The 2018-19 winter is off to a great start all across the Midwest. Most ski areas across the upper tier of the Heartland and around the Great Lakes opened in November, and the rest across the Lower Midwest, Ohio, Indiana and Missouri, opened this past weekend or scheduled to open next weekend.
The Michigan Snowsports Industries Association (MSIA) is offering a White Gold Card that allows you to ski or snowboard a full day at 33 Michigan ski areas, and Skiing Wisconsin offers a coupon book allowing you a day at 17 participating Badger State ski areas. It keeps your lift ticket cost for the day to around $8.
The Michigan Snowsports Industries Association (MSIA) and Minnesota Ski Areas Association offer passport programs allowing elementary age kids the chance to try skiing and snowboarding for free. In Michigan it covers both fourth and fifth graders, and Minnesota’s program covers fourth graders.
Winter has arrived across the upper Midwest. Many ski areas and resorts are opening this weekend, and Thanksgiving Weekend also looks good if you want to get away for that first ski trip of the new season.
Heartland big-city skiers and riders sometimes have to drive a little further to find a ski hill worthy for playing midweek hooky. But, hooky-worthy ski areas are around, and arriving mid-week you avoid the large weekend crowds.
Detroit-based Wisconsin Resorts Inc. and the Sault Ste. Marie Economic Development Corporation announced Nov. 1 that a deal had been struck to purchase Searchmont Resort for $2 million.
Pine Mountain Ski and Golf Resort, located near Iron Mountain in Michigan’s Upper Peninsula, has announced a partnership with internationally known hospitality company Wyndham. It’s the first Heartland ski resort to join the Trademark Collection by Wyndham.
Something unusual in the ski industry: instead of announcing the usual price hike, Michigan’s Marquette Mountain is rolling back its daily pass to $25 and season passes to $249 with student passes (7+) $99. At the end of February this year an old web page shows lift tickets weekday were $38 and $48 on weekends and a season pass was $429.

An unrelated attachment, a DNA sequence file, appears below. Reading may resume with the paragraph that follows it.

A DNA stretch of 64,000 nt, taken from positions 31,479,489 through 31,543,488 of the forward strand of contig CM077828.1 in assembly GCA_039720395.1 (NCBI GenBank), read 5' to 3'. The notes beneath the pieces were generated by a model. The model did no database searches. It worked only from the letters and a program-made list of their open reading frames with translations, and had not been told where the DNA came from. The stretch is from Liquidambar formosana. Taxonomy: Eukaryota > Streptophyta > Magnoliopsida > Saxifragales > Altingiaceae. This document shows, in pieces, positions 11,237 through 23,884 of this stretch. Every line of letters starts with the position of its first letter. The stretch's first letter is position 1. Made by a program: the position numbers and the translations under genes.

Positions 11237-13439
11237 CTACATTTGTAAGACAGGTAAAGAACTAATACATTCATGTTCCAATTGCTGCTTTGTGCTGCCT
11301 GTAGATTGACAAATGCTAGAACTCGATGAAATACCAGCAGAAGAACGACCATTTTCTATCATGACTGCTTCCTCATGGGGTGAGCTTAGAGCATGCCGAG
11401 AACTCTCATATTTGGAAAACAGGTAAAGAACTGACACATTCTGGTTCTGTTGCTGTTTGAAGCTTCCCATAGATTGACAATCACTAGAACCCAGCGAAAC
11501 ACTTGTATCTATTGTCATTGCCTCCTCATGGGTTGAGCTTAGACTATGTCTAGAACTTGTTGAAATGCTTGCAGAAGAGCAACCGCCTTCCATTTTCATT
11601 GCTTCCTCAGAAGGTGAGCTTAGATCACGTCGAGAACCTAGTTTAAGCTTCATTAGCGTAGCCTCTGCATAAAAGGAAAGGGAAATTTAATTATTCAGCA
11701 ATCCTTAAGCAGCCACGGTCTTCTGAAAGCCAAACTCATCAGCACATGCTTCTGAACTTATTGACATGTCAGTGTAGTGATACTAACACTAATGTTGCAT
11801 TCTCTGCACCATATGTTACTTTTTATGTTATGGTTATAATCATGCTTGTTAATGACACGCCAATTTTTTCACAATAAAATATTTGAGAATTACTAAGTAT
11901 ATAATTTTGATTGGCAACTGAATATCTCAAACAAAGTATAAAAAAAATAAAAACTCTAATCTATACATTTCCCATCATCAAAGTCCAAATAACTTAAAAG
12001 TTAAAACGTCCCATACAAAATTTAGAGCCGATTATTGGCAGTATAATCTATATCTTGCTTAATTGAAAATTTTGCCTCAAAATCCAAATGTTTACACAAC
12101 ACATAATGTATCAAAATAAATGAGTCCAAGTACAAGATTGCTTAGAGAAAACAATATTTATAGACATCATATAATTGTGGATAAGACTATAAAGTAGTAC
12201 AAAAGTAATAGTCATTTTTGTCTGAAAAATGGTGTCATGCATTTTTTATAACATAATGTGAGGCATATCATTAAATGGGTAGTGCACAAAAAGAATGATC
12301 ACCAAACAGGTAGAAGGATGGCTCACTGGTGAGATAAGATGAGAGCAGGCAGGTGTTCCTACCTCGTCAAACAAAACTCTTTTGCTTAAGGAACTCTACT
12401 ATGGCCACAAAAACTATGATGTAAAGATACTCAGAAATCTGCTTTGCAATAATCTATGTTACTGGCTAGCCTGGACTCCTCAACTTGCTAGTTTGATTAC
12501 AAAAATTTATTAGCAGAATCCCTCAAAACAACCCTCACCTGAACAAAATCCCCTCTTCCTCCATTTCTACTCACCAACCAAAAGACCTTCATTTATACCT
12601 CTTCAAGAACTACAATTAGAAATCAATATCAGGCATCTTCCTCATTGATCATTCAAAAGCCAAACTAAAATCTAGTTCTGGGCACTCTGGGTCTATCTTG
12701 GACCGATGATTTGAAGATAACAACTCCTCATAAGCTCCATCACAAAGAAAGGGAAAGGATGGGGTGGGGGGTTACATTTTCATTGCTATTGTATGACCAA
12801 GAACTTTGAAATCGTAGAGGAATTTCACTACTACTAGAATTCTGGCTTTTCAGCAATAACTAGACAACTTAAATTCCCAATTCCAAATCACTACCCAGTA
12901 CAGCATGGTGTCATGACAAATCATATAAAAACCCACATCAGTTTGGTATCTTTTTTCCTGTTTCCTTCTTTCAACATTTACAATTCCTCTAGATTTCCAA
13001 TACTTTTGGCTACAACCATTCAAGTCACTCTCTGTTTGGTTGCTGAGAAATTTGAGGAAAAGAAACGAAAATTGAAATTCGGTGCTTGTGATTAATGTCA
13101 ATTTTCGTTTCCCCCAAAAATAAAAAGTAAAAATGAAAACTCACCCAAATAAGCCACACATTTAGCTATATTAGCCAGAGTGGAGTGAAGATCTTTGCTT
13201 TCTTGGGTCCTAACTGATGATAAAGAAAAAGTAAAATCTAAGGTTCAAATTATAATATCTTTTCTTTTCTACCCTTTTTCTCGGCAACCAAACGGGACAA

Family friendly terrain, ski and snowboard teaching programs, and a good variety of advanced and expert terrain. Here are my top five recommendations for ski resorts in the Midwest to keep a family of differing abilities happy.
Just like for skiers and ‘boarders, golfers want to squeeze in that last day of the season. Even as most U.S. resorts are turning on their snow guns and warming up the snowcats, many still keep the golf course open for those late-season die-hards.
Autumn sweeps across the Midwest like a blaze this time of year. One of the best ways to enjoy breathtaking fall views is a slow chairlift ride to the top of the ski hill. Here’s some of the best around the upper Midwest.
Overlooking Nub's Nob slopes. (Nub's Nob)
Nub's Nob, known throughout the Midwest for meticulous grooming and snow conditions, is actually a pair of 427-foot peaks that encompasses 53 trails and numerous glades scattered over 248 skiable acres. It’s an array of imposing steep, western-like slopes in front, narrow intermediate runs with a New England feel on the southwest side, and open bowls on the north side. Pintail Peak with its stunning overlook of Lake Michigan’s Little Traverse Bay is a separate outback experience. They routinely stay open through early April.
Wilmot Mountain in the early days. (Wilmot/Facebook)
Densmore taking a turn on Boyne Highlands' slopes. (Boyne)
Spring is quickly approaching and that means ski trips to the mountains for many Heartland gals. Are you ready to enjoy all that skiing and riding?
Taking a ride through the glades. (Boyne Mountain)
When you ski and ride at Boyne Mountain you can’t help but think about the history that’s attached to this storied resort. They opened in 1947 with the first ski chairlift in the Midwest and followed with introducing the first three-, four- and six-seat chairlifts in the U.S. There were lots of other firsts, but the Mountain has aged well and the newer village and Mountain Grand Hotel are among the best in the Heartland. Classic straight forward wide runs plunge down the fall line, and Hemlock, their legendary advanced run and slope centerpiece, is still the “dean of Midwest steep.”
Powder is ticking upward at Colorado's Telluride. (Twitter/Telluride)
The storm pattern will align pretty well with the Rocky Mountain range this week meaning plentiful snow. The East will stay active while warming up.
Baumgartner in the starting gate wearing his trademark houndstooth pants. (Nick Baumgartner/Facebook)
Nick Baumgartner, who lives in Iron River in the Wolverine State’s UP and calls Ski Brule his “home hill,” got word last week that he has been named to the U.S. Olympic snowboardcross team. He also competed in the 2010 and 2014 Winter Olympics.
Participants can reach speeds of 30 mph on the luge run. (Muskegon Winter Sports Complex)
With the Olympics taking place next month ever thought about trying a luge run? It always looks pretty exciting during the competition.
Apply to become the official learn to ski family at Pine Knob. (Pine Knob)
January is Learn to Ski and Snowboard month all across the nation. Throughout the Midwest many ski areas are offering discounted lesson programs, but Michigan, in my opinion, offers the best programs for the cost and simplicity.